Nonprofits need leads in the funnel to attract new donors and volunteers. One easy, inexpensive way is through value-based content. Find out how to apply this strategy and start attracting new supporters!

Is there a way to create a drip campaign to attract new donors and volunteers through Firespring marketing? It would be so time efficient to set it up and let it go.

Yes, absolutely, you just made me so excited because now I get to brag about Firespring for a split second. We absolutely can run a drip campaign for your organization. Whether you’re on the Firespring website or not, one of the things that we actively work to do is to make sure that we’re creating a drip and nurture campaign for our clients.

What we typically do is something as simple as a lead-generating PDF on your website, and then set up a drip campaign featuring nurture emails with calls-to-action and make sure that we’re ushering these individuals through your experience funnel. The goal with this drip is to take individuals from the awareness stage to the advocacy state. These emails make sure that your audience is aware of your organization, what your organization solves and how they can get involved.

You can even go a step further, and this is where Firespring really stands out, by adding in a physical direct mail touch point. So, if you do a drip campaign, and you do it really well, you can set it and forget it.

But one of the pieces you can add in is direct mail touch. You have the lead-generating PDF on your website or you set up a drip that goes into effect after someone donates.

We really want to encourage new donors to become advocates. We would call this an advocate drip campaign.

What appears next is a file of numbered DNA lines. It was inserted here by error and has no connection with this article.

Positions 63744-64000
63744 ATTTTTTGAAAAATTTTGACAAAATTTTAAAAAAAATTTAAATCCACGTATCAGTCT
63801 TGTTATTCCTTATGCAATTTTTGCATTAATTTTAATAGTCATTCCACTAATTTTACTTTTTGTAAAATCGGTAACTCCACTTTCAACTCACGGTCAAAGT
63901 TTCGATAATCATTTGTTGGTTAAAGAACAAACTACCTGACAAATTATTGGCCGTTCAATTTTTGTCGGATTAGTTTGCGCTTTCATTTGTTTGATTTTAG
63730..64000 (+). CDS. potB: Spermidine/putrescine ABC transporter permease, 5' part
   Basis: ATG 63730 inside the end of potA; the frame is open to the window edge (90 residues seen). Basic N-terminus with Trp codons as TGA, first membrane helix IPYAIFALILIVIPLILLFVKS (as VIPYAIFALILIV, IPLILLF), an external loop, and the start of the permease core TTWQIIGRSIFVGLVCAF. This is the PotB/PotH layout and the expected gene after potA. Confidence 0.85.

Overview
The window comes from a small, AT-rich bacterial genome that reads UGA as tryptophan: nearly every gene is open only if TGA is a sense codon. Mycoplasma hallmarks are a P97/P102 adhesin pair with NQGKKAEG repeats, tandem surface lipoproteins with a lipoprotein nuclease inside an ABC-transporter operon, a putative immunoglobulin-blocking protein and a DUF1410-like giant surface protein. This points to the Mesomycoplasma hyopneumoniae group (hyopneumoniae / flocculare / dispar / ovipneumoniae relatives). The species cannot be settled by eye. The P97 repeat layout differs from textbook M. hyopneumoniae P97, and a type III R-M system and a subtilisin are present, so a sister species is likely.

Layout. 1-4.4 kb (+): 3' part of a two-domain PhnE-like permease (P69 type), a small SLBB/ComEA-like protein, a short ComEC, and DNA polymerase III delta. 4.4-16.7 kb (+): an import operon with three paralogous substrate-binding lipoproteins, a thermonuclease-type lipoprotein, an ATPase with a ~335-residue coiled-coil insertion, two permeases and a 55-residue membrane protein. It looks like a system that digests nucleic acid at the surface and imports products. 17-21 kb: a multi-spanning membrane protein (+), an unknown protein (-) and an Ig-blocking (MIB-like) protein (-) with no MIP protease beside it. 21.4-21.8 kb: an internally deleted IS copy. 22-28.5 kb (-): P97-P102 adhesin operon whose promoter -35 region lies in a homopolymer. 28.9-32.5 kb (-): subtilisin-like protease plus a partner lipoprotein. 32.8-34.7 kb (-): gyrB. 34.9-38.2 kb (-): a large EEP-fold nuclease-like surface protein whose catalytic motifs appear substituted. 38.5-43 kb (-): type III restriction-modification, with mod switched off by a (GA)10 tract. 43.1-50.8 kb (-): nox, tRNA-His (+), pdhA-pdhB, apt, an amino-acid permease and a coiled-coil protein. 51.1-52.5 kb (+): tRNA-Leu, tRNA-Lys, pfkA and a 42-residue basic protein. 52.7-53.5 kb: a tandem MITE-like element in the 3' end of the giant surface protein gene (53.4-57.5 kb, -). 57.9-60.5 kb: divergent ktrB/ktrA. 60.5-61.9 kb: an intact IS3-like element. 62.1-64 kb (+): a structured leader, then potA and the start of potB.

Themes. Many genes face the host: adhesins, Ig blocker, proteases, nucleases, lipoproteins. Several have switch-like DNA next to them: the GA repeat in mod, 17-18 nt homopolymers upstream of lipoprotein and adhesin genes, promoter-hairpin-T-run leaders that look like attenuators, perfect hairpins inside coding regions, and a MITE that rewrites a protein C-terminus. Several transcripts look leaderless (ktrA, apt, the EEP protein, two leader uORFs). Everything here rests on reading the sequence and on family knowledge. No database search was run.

And so they donate, or they download a lead-generating PDF, and then they enter into your funnel, which means they get an email a week later. Then they get a second email two weeks later, and they’ve read both of those, so they’re ready for step three, which is a direct mailer that has a swag item.

This could be a pen, or maybe a sticker or a cup or a coffee mug or whatever swag you have. But there’s ways that we can do that, where it’s all automated and triggered by your audience’s response to touch points. So, your audience is always aware of where they are with you, and you’re always bringing them back. Because each of those touch points has another call to action.

Even if it’s a simple transitional CTA, such as, “Hey, invite your friends to like us on Facebook.” That is a call to action, that we call a micro close or a micro next step, and so by doing that, they’re not going to think of your organization as someone who picks up the phone and asks for the bill all the time. There is no worse way to be described than to be called a nonprofit who only reaches out to ask for money. That is what we are trying to completely avoid, and a drip campaign can make it really beneficial for you and make it really obvious that you’re a value provider and not just someone who is looking for a transaction.